by Michael S. Kaplan, published on 2013/02/15 07:01 -05:00, original URI: http://blogs.msdn.com/b/michkap/archive/2013/02/15/10393862.aspx
This is going to be a quick follow-up to PowerShell ISE will do *everything* (IF YOU LET IT!).
Someone asked me how to use the PowerShell ISE in Windows 8.
Now everything I had done in prior blogs had usually been on Windows 7 or on Server 2008 R2, and I had never even thought about the Windows 8/Server 2012 story.
At the same time as luck would have it, someone at work had asked me to do something similar (I had been resistant since it seemed unneccesary to me at the time).
I figured I'd do a quick blog that could be reused for the other thing, too.
Well, I have easy steps, right here!
To get the 64-bit legacy PowerShell on 64-bit Windows (or the 32-bit legacy PowerShell on 32-bit Windows), just run:
To get the 64-bit PowerShell ISE on 64-bit Windows (or the 32-bit PowerShell ISE on 32-bit Windows), just run:
To get the 32-bit legacy PowerShell on on 64-bit Windows, just run:
To get the 32-bit PowerShell ISE on 64 bit Windows, just run:
They work for every version of Windows that has PowerShell, in all languages -- programmatically, via Start|Run, via script, anywhere.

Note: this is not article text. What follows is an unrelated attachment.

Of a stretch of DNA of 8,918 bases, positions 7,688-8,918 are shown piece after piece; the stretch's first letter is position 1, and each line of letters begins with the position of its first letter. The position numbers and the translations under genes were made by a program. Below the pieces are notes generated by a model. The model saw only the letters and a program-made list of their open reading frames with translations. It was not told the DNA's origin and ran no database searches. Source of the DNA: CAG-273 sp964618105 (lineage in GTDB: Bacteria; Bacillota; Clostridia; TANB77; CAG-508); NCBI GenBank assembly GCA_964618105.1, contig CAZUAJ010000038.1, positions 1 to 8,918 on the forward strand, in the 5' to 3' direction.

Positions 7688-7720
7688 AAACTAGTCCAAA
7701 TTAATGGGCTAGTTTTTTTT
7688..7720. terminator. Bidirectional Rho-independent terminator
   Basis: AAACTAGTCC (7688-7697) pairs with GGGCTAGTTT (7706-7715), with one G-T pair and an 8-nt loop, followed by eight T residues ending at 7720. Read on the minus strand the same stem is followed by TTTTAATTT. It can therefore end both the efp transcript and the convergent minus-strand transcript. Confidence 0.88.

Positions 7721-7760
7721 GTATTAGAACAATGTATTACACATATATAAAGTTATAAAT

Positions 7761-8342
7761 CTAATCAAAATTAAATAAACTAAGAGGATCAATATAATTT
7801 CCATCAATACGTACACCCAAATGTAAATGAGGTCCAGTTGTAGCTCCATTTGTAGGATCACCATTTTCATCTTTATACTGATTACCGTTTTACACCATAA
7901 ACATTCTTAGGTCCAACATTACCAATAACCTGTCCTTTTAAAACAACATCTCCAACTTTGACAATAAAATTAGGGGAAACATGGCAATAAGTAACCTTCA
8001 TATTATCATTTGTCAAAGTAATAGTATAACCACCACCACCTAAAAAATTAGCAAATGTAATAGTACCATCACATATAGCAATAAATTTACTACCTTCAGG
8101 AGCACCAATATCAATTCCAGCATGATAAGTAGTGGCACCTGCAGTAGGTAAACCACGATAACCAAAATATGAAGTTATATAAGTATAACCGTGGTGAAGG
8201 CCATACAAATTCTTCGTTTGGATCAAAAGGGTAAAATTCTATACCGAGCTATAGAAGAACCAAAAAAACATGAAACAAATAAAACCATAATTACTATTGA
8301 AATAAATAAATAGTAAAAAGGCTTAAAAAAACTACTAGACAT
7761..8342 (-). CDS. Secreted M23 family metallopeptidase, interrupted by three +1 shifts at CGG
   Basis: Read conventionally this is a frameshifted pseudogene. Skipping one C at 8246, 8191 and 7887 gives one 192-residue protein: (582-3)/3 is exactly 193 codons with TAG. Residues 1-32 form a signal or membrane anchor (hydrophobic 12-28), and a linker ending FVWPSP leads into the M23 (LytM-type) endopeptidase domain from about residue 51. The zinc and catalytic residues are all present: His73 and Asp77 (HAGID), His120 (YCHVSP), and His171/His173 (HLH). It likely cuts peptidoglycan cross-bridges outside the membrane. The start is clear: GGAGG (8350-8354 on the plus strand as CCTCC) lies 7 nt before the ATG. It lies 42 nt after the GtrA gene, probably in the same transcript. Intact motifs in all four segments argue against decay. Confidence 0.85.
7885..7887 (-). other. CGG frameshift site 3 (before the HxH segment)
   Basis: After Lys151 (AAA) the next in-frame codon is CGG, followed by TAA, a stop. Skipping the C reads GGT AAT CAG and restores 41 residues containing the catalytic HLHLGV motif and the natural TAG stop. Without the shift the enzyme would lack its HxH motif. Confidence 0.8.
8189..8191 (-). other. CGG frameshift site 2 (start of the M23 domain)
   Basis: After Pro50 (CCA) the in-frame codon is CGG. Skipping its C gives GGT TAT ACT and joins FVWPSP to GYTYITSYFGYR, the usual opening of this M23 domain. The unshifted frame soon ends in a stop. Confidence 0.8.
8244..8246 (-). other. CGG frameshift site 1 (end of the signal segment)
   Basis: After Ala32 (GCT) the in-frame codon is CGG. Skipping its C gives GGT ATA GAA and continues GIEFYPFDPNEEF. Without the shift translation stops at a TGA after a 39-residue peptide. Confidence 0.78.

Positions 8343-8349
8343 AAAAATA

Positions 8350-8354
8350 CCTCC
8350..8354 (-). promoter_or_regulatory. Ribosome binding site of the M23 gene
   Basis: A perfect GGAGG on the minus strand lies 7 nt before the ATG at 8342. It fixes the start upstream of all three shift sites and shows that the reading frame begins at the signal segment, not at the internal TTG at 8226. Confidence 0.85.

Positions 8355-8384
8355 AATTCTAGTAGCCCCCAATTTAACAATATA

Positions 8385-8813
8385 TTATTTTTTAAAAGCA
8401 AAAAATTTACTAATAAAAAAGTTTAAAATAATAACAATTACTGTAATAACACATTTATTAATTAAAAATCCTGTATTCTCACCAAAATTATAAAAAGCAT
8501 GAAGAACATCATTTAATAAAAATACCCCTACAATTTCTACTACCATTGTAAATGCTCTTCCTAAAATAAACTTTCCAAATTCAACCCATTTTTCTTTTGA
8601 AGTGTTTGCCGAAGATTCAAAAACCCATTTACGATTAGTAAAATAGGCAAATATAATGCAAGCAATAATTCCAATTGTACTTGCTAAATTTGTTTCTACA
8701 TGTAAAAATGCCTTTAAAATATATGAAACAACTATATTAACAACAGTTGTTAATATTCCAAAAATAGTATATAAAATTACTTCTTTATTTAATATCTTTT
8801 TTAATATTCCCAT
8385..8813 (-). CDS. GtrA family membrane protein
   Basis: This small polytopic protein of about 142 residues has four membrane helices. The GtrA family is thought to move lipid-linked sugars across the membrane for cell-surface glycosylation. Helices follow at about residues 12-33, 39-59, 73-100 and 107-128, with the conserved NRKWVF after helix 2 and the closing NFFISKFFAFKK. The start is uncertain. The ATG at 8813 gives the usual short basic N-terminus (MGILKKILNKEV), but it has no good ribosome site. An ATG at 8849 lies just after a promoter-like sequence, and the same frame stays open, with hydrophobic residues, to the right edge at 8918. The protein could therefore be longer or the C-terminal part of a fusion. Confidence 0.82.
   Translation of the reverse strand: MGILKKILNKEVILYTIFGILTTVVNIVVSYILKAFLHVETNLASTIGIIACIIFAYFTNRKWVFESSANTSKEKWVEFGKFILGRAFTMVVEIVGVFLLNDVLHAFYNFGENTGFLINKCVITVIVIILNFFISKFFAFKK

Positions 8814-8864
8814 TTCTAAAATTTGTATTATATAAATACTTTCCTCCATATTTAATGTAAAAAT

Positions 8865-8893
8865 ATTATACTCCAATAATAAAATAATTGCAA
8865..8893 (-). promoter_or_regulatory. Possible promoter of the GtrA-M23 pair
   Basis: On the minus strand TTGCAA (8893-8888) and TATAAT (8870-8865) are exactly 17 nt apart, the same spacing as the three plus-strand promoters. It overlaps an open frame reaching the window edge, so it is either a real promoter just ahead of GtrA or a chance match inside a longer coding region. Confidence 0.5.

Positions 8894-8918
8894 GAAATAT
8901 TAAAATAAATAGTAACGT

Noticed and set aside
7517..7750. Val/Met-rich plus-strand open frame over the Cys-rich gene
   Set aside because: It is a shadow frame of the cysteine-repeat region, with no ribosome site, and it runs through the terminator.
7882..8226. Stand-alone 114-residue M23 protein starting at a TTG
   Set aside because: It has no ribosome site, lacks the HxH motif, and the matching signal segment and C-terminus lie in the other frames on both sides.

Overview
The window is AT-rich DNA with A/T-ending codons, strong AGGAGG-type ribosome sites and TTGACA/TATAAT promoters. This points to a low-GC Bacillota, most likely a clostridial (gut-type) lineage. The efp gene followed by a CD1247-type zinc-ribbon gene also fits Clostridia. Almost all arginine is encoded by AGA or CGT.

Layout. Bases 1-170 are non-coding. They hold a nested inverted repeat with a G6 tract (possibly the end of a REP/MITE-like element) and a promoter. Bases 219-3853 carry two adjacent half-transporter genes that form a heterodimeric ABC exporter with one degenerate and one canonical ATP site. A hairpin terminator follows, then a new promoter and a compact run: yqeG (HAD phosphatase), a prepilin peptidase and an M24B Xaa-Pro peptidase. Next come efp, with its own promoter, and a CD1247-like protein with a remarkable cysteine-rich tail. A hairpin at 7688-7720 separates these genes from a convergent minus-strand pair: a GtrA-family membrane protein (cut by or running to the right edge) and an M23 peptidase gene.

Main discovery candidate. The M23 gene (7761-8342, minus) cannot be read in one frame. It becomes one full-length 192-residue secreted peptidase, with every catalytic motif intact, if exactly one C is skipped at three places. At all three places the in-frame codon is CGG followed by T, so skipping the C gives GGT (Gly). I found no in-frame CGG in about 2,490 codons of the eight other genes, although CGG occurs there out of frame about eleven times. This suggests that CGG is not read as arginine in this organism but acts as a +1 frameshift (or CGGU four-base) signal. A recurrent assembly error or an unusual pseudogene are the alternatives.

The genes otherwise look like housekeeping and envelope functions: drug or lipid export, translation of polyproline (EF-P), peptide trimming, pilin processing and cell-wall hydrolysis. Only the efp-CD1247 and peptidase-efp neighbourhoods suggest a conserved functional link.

You can start it up or send it a cmdlet, whatever. :-)
Each type of PowerShell has its one flaw, mind you.
The legacy PowerShell is using raster fonts,which should be changed to a TrueType/OpenType font like Consolas:
And the ISE is set to use Lucida Console by default; it too should be using Consolas in Tools|Options in the ISE:
And NOW we're done.
Now of course the people asking were mostly talking about doing it through the user interface.
Not an unreasonable request, and I'm not an unreasonable guy.
But it's gonna take some really serious explaining....
So for the full answer including the user interface piece, you will have to wait for Monday's blog! :-)
I suspect that in the end it will come out a bit less cheery than today's blog was....
Foreshaedowing: a sign of quality literature!
Maxwell J. Battcher on 15 Feb 2013 12:10 PM:
Typing the Win key and then the word PowerShell is easy enough. Also, Win+X and PowerShell is right there on that menu that pops up.
Michael S. Kaplan on 17 Feb 2013 8:58 AM:
Cool tricks I never knew about!
You must admit they aren't necessarily intuitive. plus, WHICH PowerShell did they start? (I assume it was the legacy one, using raster fonts!)
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